Nawaz Sharif strongly condemned attack on Lal Shahbaz Qalandar shrine

Thursday's attack was the deadliest in Pakistan following the December 16, 2014 assault on an army-run school in Peshawar that killed 154 people, mostly schoolchildren.

Prime Minister Muhammad Nawaz Sharif and President Mamnoon Hussain on Thursday strongly condemned the terror attack on the shrine of Lal Shahbaz Qalandar and expressed grief over the lose of precious lives. "Each drop of the nation's blood will be avenged, and avenged immediately".

"We condemn the terrorist attack on worshippers at a Sufi shrine in Sehwan", Deputy Spokesperson for the UN Secretary-General Farhan Haq said in a statement.

Police security was heightened at all major shrines of the province following the suicide bomb attack on the shrine of Shahbaz Qalandar in Sehwan Sharif, Sindh.

During the evening of February 16, 2017, a suicide bomber attacked the Sufi shrine of Lal Shahbaz Qalandar in Sehwan, Pakistan.

An army offensive launched in 2014 aimed to push militants out of their strongholds near the Afghan border but terrorist groups are now competing with each other after Isis launched the "Khorasan Province" in Pakistan and Afghanistan in 2015.

As The Washington Post notes, the shrine blast is the latest incident in what has been a particularly deadly week for Pakistan, which has been buffeted by attacks not only from ISIS, but also Jamaat-ul-Ahrar, a Taliban splinter group which has promised a campaign of violence against government buildings.

The army also said cross-border attacks on a checkpoint saw an unknown number of attackers killed. Security sources say Thursday's attack was Baghdad's deadliest in months, according to BBC.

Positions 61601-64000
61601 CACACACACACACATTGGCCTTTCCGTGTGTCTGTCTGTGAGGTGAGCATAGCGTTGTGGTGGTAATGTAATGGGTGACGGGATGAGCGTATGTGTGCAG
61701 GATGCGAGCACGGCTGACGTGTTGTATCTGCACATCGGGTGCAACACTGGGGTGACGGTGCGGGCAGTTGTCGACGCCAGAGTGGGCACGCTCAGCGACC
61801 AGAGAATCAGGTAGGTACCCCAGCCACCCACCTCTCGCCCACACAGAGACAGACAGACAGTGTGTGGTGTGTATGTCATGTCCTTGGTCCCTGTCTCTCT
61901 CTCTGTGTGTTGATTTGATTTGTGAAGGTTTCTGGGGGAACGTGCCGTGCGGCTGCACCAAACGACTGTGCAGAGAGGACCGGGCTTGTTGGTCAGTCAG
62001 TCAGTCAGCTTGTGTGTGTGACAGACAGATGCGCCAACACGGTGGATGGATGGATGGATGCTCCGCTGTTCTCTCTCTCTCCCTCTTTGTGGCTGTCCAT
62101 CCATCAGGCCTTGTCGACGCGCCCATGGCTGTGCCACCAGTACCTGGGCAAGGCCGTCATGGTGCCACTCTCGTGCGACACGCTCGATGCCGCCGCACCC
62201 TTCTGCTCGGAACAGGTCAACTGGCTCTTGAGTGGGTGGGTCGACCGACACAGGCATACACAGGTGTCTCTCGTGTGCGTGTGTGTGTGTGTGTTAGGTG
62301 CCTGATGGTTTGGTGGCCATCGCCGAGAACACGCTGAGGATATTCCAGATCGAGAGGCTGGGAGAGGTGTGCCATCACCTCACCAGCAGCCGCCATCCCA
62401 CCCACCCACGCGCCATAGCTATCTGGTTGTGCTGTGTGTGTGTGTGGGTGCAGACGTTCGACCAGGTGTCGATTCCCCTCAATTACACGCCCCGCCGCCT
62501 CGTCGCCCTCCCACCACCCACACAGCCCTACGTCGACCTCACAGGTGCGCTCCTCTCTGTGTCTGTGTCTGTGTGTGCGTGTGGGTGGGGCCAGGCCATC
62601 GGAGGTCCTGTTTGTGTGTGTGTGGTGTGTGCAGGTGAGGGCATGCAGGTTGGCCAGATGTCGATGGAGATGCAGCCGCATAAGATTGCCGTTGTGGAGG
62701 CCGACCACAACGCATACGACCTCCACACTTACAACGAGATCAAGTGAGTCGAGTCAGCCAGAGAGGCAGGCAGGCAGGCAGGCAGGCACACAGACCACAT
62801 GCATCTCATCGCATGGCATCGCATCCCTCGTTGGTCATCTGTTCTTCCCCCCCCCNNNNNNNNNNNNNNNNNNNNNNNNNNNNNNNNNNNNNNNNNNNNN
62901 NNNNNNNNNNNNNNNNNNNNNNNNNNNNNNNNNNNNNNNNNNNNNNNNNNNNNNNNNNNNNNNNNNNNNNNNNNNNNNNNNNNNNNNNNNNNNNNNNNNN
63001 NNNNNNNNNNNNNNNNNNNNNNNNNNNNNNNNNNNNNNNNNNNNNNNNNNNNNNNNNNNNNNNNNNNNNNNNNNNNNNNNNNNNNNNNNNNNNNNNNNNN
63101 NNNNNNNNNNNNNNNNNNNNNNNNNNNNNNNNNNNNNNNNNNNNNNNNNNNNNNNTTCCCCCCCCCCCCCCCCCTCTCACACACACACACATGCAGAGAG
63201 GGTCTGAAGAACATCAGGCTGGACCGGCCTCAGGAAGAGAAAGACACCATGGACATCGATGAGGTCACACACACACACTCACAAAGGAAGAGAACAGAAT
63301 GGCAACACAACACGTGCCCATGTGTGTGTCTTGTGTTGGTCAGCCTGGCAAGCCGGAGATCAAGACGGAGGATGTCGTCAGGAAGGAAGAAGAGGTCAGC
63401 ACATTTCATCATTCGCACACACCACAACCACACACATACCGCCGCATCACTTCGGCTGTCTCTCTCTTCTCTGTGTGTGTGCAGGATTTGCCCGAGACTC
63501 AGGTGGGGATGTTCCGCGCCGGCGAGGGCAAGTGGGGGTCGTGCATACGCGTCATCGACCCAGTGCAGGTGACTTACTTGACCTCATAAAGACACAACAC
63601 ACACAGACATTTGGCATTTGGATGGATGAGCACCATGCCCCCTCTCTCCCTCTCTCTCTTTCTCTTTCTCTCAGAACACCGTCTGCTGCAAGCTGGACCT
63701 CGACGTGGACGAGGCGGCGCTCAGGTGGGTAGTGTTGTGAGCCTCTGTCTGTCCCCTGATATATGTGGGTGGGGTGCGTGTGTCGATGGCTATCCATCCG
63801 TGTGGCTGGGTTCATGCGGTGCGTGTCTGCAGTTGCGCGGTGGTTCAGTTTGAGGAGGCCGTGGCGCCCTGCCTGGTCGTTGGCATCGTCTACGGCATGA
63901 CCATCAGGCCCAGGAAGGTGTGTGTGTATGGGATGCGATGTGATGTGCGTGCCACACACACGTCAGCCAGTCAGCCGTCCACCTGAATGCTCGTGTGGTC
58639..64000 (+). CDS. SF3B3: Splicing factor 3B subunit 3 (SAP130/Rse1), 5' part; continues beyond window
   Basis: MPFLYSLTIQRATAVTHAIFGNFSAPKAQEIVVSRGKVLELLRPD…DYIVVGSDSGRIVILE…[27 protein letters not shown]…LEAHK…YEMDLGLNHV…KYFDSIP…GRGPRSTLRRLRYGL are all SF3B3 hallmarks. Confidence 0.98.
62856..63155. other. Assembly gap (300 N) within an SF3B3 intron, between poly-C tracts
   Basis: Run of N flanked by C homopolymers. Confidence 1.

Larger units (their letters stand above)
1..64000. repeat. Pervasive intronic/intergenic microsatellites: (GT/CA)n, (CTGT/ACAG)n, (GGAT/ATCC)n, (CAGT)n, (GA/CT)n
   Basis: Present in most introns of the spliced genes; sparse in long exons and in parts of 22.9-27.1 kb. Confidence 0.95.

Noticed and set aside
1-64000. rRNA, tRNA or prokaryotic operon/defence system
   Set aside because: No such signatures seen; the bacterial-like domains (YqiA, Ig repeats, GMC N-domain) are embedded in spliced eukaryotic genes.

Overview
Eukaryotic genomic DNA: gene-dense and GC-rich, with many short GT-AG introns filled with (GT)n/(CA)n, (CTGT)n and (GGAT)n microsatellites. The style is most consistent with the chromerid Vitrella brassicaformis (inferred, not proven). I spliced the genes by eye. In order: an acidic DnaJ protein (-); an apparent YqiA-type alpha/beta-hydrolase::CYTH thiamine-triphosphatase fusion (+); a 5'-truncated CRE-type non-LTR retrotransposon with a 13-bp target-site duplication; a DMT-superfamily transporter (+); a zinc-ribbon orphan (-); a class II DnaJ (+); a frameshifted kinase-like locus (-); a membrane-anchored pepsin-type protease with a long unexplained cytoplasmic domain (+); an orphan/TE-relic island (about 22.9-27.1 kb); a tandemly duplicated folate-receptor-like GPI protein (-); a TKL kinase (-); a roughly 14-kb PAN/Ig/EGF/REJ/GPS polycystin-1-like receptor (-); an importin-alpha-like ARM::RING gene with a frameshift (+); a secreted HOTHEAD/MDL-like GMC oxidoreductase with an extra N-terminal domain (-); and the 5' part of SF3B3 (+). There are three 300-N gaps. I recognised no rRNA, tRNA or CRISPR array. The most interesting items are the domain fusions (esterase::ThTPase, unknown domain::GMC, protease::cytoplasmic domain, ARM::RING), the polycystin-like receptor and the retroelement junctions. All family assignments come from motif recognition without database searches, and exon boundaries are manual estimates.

Isis also claimed responsibility for a deadly attack on police cadets in the city of Quetta previous year, thought to be a joint operation with various jihadi groups.

But critics have repeatedly warned that the crackdown does not address the root causes of extremism, and homegrown groups like the Pakistani Taliban can still carry out spectacular assaults.

Raja Somro, who witnessed the attack, told a local TV network that hundreds of people were performing a spiritual dance known as the "dhamal" when the bomber struck.

Meanwhile, Geo News reported that at least 30 people were killed and dozens of others were injured after a suspected suicide bomber blew himself up near the gate of the shrine. "But we can't let these events divide us, or scare us", he said. "We must stand united in this struggle for the Pakistani identity, and universal humanity", he added. The Islamic State killed 52 people later that year in an attack on a Muslim shrine.



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